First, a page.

So my time as Live Theatre’s guest blogger has come to an end and for my final review I had the pleasure of seeing Paddy Campbell’s Day of the Flymo, a play which highlights the challenges of the care system and the effect it can have on the children and young people involved.
We follow 13-year old Liam and share his experiences while seeing the effect his behaviour has on his sister Becca and their mother Karen. Paddy Campbell includes narration of Liam’s case notes, read by his social worker Ben, and it is through these that we learn Ben’s concerns as well as the facts about Liam. Paddy cleverly incorporates this technique to share crucial information with the audience without breaking the flow of the play.
It is not surprising to learn that Paddy works in a children’s home as Day of the Flymo is full of intricate detail. Ben reveals (some of) Paddy’s knowledge as he interacts with other characters and the audience: he talks about the privatisation of the care sector and raises the question is it right to profit off the care for ‘difficult kids’? Even when discussing Liam’s case notes Ben keeps his professionalism by not breaking confidentiality and referring to Liam as simply L. And at times we see how difficult it can be even for the social workers, as Ben struggles to communicate with Liam’s mother and his poor choice of wording results in her anger.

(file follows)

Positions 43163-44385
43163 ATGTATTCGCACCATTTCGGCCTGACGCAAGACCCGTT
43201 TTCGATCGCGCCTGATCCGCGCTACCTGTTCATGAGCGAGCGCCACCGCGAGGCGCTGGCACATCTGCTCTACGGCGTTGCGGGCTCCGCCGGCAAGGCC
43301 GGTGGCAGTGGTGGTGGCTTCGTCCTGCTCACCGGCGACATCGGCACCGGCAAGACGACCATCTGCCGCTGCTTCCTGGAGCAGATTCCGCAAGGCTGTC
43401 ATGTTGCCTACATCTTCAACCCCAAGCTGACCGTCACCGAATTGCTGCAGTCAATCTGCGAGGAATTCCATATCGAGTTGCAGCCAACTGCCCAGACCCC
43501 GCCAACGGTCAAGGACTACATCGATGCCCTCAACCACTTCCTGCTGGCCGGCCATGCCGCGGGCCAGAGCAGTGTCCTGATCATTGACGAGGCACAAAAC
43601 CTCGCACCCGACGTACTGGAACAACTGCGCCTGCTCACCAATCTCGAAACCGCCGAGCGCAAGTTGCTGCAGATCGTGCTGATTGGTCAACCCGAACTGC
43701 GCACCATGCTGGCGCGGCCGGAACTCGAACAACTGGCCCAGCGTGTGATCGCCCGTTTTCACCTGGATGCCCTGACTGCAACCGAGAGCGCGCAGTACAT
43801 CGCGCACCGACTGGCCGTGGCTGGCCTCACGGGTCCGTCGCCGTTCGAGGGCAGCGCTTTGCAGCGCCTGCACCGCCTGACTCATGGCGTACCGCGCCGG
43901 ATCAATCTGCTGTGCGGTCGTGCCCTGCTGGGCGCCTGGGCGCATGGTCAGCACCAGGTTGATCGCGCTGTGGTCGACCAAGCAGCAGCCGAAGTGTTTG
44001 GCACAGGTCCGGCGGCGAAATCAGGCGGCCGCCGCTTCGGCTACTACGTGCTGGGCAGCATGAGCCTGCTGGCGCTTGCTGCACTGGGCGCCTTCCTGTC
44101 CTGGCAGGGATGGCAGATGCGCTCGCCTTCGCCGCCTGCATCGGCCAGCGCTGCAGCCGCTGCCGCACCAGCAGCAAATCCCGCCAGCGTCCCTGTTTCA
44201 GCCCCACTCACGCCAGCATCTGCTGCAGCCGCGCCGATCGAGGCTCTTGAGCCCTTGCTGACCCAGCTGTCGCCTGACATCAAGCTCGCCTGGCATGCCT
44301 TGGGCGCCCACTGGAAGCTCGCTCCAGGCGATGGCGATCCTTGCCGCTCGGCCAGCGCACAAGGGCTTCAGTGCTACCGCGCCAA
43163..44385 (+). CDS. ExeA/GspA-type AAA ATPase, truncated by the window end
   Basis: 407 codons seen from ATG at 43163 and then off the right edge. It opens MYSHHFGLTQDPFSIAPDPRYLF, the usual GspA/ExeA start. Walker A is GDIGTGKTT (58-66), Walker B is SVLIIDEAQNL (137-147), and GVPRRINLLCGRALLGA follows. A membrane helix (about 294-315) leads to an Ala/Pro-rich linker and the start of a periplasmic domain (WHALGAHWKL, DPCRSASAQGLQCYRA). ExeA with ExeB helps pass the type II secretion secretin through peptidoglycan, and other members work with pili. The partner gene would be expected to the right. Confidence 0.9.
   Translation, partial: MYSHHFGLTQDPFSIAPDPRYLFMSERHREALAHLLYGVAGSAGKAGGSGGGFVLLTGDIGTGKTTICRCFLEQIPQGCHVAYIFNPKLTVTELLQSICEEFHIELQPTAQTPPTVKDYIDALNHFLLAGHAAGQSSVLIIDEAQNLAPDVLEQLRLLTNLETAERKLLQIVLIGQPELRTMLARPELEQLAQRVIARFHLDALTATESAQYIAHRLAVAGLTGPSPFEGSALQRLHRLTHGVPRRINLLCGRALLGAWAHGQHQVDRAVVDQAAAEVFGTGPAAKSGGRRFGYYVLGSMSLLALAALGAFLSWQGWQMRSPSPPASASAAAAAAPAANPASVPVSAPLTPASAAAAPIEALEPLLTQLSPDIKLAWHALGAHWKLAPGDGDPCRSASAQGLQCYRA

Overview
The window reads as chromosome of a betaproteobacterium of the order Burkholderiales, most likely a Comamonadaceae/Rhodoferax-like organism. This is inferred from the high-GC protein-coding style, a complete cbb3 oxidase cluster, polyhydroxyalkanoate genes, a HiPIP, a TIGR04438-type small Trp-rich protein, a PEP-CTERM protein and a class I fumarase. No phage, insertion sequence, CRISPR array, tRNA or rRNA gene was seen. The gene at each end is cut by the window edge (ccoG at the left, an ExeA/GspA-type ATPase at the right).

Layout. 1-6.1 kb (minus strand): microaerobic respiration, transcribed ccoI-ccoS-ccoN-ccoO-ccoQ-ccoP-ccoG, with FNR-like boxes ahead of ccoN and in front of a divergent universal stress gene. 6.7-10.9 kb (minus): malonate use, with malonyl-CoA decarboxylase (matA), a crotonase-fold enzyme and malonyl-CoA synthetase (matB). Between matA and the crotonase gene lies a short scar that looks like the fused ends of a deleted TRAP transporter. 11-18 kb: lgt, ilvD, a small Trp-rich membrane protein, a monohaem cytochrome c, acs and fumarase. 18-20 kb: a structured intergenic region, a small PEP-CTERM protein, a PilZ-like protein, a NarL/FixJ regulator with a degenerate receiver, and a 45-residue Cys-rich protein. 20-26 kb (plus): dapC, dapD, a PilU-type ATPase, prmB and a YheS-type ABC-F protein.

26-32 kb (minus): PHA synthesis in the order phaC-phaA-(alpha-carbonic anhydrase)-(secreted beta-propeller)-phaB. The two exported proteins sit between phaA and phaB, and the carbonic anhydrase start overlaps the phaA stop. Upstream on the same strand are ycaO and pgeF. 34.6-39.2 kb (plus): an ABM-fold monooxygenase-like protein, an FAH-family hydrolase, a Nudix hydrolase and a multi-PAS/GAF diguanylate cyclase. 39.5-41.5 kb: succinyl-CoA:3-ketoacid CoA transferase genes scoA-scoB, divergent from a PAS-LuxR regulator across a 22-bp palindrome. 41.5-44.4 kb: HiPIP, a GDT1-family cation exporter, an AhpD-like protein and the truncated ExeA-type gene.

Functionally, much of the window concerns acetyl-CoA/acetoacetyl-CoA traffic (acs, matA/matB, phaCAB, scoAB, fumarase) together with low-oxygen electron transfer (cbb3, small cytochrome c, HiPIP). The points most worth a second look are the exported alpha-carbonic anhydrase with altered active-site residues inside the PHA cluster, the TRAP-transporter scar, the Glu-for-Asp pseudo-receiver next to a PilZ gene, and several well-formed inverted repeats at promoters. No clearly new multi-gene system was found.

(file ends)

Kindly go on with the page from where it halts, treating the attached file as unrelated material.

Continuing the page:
Liam himself is an extremely complex character. On one level he is a troublemaker, an almost lost cause, having been expelled out of school and forced to attend the ‘Spacker school’. However Liam is funny and opens up to Clara, a girl from a ‘posh’ school, even sympathising with her and her problems. Through Clara Paddy highlights how some issues transcend upbringings and surroundings, and parallels can be drawn between Liam and Clara; although their worlds are very different they both have equally serious problems.
Live Theatre’s Youth Theatre truly shines in this production, as they make up three of the five cast members: Liam (Kalem Patterson), Becca (Tezney Mulroy) and Clara (Sophie Pitches). Even Liam’s mum Karen is played by a member of the Youth’s Theatre Alumni, Jill Dellow. All of the actors do well to capture their complex characters, making them likeable, funny, and the play all the more gut wrenching as we follow their stories. The play really shows how important the work Live Theatre does is, for it nurtures remarkable, young talent and Day of the Flymo is a showcase of what the Youth Theatre can achieve.
As I said at the start of this review, this marks the end of my time as Live Theatre’s guest blogger. It is a shame, but I have seen some incredibly diverse theatre and Day of the Flymo was a great play to finish on.
Review by Oisin Power